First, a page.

[Edu-sig] OLPC: first thoughts on the first keynote at Pycon

Paul D. Fernhout pdfernhout at kurtz-fernhout.com
Sat Feb 24 01:20:44 CET 2007

I doubt this key and related process works anything like Smalltalk, based 
on what you describe, though I have not seen it in action.

In Smalltalk, you can *easily* modify the source of a small part of a 
running program (including most windows callbacks [except for blocks on 
some systems]) and have the changes affect the running program (so no 
restart is required). For small programs this is not that noticeable, but 
if you are developing a large complex application, where it can sometimes 
take minutes to get the program back to the state you are testing for 
(especially if it needs to process large amounts of data), or where 
exceptions may be hard to repeat, this can be a *huge* time saver. So to 
when you are working on a large application which is always running 24X7 
(large financial and simulation and embedded and server projects are often 
like this). This "edit and continue" support is much more fine grained and 
easier to use than reloading Python modules, even with the variants I and 
others have created. Also, if you get an exception in most Smalltalk, you 
can modify the offending code right there and then and restart just the 
method, retaining the entire calling history and values for the call such 
as it was like the exception never happened, without needing to restart 
the entire program (try that in Python. :-)

That is why I feel that Smalltalk programming all other things being equal 
is several times more productive than Python. Of course, all things are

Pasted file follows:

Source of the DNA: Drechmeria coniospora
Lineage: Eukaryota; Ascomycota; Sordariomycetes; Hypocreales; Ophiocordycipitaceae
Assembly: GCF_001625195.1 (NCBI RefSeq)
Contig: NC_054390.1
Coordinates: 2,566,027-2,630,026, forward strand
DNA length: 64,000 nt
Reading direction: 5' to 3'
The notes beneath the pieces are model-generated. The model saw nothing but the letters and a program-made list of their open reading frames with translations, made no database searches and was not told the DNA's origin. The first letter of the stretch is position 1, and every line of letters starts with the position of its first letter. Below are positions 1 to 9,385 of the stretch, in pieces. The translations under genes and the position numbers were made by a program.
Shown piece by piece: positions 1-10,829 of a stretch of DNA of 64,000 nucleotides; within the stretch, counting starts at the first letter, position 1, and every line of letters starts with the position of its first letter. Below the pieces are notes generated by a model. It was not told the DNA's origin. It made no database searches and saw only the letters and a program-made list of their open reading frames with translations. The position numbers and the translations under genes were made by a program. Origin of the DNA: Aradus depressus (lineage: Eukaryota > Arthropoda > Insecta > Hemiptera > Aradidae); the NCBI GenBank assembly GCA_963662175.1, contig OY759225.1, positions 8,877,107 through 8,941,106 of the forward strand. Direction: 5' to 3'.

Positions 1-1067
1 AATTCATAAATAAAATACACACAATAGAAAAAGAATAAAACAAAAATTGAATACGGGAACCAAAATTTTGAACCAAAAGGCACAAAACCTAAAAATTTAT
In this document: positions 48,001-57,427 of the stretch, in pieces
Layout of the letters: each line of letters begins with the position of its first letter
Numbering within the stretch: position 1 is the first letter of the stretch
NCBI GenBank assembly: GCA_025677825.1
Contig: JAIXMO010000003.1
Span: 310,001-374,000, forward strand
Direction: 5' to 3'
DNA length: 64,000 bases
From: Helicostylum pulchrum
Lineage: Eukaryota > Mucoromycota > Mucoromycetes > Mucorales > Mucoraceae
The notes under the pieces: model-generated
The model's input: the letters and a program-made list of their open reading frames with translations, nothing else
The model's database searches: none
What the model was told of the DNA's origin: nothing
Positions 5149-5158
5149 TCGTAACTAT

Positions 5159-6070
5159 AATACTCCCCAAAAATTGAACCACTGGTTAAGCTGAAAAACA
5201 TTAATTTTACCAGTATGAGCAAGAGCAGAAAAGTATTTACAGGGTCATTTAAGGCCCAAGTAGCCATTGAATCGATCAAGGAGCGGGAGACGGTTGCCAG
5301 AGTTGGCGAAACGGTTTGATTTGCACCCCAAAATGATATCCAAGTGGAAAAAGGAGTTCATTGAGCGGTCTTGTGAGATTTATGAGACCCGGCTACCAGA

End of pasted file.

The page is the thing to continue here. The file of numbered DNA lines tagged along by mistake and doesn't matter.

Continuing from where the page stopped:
not always equal, so libraries, other programmer's familiarity with C 
syntax, installed interpreters, relevant libraries, licensing, and so on 
effect the decision. That is why I use Python and typically feel more 
productive *overall* than working in a typical Smalltalk despite knowing 
that when I actually do write and debug my own code that effort by itself 
is much less productive otherwise than doing the equivalent in Smalltalk 
(if all other things were equal, which they are not, especially typically 
in relation to licensing, which may change). Well, I'll say Python's 
indentational syntax is also a big plus which I prefer over Smalltalk's, 
while I otherwise prefer Smalltalk's keyword syntax for being more 
self-documenting. :-).

Anyway, there is no inherent reason Python can not do what Smalltalk does 
-- although it might require some minor changes to the VM to debug and 
restart exceptions; Python just does not do it, I suspect in part because 
key Pythoneers may just not understand what they are missing and think 
module reloading is the same thing. :-) I predict if Guido added this one 
set of related features to Python, it would be a very short time before 
everyone wondered how they lived without it before. :-) However, it would 
also need to interact with the difference between a system hosted in files 
and one hosted in an image, so that part of it would be somewhat harder to 
manage that the internal mechanics.

Thanks in any case for the report!

--Paul Fernhout

Andre Roberge wrote:
> Some excellent reasons were given as to why Python was chosen as *the*
> development language.  There is actually a button on the keyboard
> which is meant to "display the source"; click on it and you're
> presented with the actual Python source code used to run the
> application being viewed/used.  The user can then modify the source
> (like smalltalk I guess, like Paul F. [?] sometimes mentions on this
> list) and run the modified version.

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